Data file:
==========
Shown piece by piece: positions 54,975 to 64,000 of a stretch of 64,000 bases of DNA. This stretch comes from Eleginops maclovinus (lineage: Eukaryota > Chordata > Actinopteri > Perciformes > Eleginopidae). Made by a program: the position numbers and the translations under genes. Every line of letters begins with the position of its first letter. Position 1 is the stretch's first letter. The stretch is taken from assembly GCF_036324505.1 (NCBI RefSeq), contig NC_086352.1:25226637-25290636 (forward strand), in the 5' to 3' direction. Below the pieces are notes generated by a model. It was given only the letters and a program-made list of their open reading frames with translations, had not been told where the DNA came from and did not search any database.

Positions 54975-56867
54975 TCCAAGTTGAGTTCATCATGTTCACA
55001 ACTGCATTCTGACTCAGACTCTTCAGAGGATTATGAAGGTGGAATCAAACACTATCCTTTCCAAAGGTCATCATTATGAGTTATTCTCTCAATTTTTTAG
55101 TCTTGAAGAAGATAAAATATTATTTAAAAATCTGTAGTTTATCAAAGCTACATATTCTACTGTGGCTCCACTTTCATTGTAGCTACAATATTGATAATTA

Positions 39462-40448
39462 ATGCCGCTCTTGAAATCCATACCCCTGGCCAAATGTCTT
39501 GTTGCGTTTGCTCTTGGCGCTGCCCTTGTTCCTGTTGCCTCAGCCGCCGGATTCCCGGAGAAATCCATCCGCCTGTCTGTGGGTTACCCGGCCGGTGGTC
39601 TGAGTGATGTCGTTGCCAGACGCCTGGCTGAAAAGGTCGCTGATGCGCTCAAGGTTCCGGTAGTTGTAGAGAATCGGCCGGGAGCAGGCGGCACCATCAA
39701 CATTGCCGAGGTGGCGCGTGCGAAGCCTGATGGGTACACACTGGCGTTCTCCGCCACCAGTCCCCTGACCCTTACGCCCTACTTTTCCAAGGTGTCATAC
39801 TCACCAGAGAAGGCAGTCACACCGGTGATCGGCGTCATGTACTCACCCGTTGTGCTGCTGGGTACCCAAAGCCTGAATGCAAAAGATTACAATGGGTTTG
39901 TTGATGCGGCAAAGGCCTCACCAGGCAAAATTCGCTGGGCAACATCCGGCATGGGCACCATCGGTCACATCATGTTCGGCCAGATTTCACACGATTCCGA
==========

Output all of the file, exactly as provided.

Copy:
Shown piece by piece: positions 54,975 to 64,000 of a stretch of 64,000 bases of DNA. This stretch comes from Eleginops maclovinus (lineage: Eukaryota > Chordata > Actinopteri > Perciformes > Eleginopidae). Made by a program: the position numbers and the translations under genes. Every line of letters begins with the position of its first letter. Position 1 is the stretch's first letter. The stretch is taken from assembly GCF_036324505.1 (NCBI RefSeq), contig NC_086352.1:25226637-25290636 (forward strand), in the 5' to 3' direction. Below the pieces are notes generated by a model. It was given only the letters and a program-made list of their open reading frames with translations, had not been told where the DNA came from and did not search any database.

Positions 54975-56867
54975 TCCAAGTTGAGTTCATCATGTTCACA
55001 ACTGCATTCTGACTCAGACTCTTCAGAGGATTATGAAGGTGGAATCAAACACTATCCTTTCCAAAGGTCATCATTATGAGTTATTCTCTCAATTTTTTAG
55101 TCTTGAAGAAGATAAAATATTATTTAAAAATCTGTAGTTTATCAAAGCTACATATTCTACTGTGGCTCCACTTTCATTGTAGCTACAATATTGATAATTA

Positions 39462-40448
39462 ATGCCGCTCTTGAAATCCATACCCCTGGCCAAATGTCTT
39501 GTTGCGTTTGCTCTTGGCGCTGCCCTTGTTCCTGTTGCCTCAGCCGCCGGATTCCCGGAGAAATCCATCCGCCTGTCTGTGGGTTACCCGGCCGGTGGTC
39601 TGAGTGATGTCGTTGCCAGACGCCTGGCTGAAAAGGTCGCTGATGCGCTCAAGGTTCCGGTAGTTGTAGAGAATCGGCCGGGAGCAGGCGGCACCATCAA
39701 CATTGCCGAGGTGGCGCGTGCGAAGCCTGATGGGTACACACTGGCGTTCTCCGCCACCAGTCCCCTGACCCTTACGCCCTACTTTTCCAAGGTGTCATAC
39801 TCACCAGAGAAGGCAGTCACACCGGTGATCGGCGTCATGTACTCACCCGTTGTGCTGCTGGGTACCCAAAGCCTGAATGCAAAAGATTACAATGGGTTTG
39901 TTGATGCGGCAAAGGCCTCACCAGGCAAAATTCGCTGGGCAACATCCGGCATGGGCACCATCGGTCACATCATGTTCGGCCAGATTTCACACGATTCCGA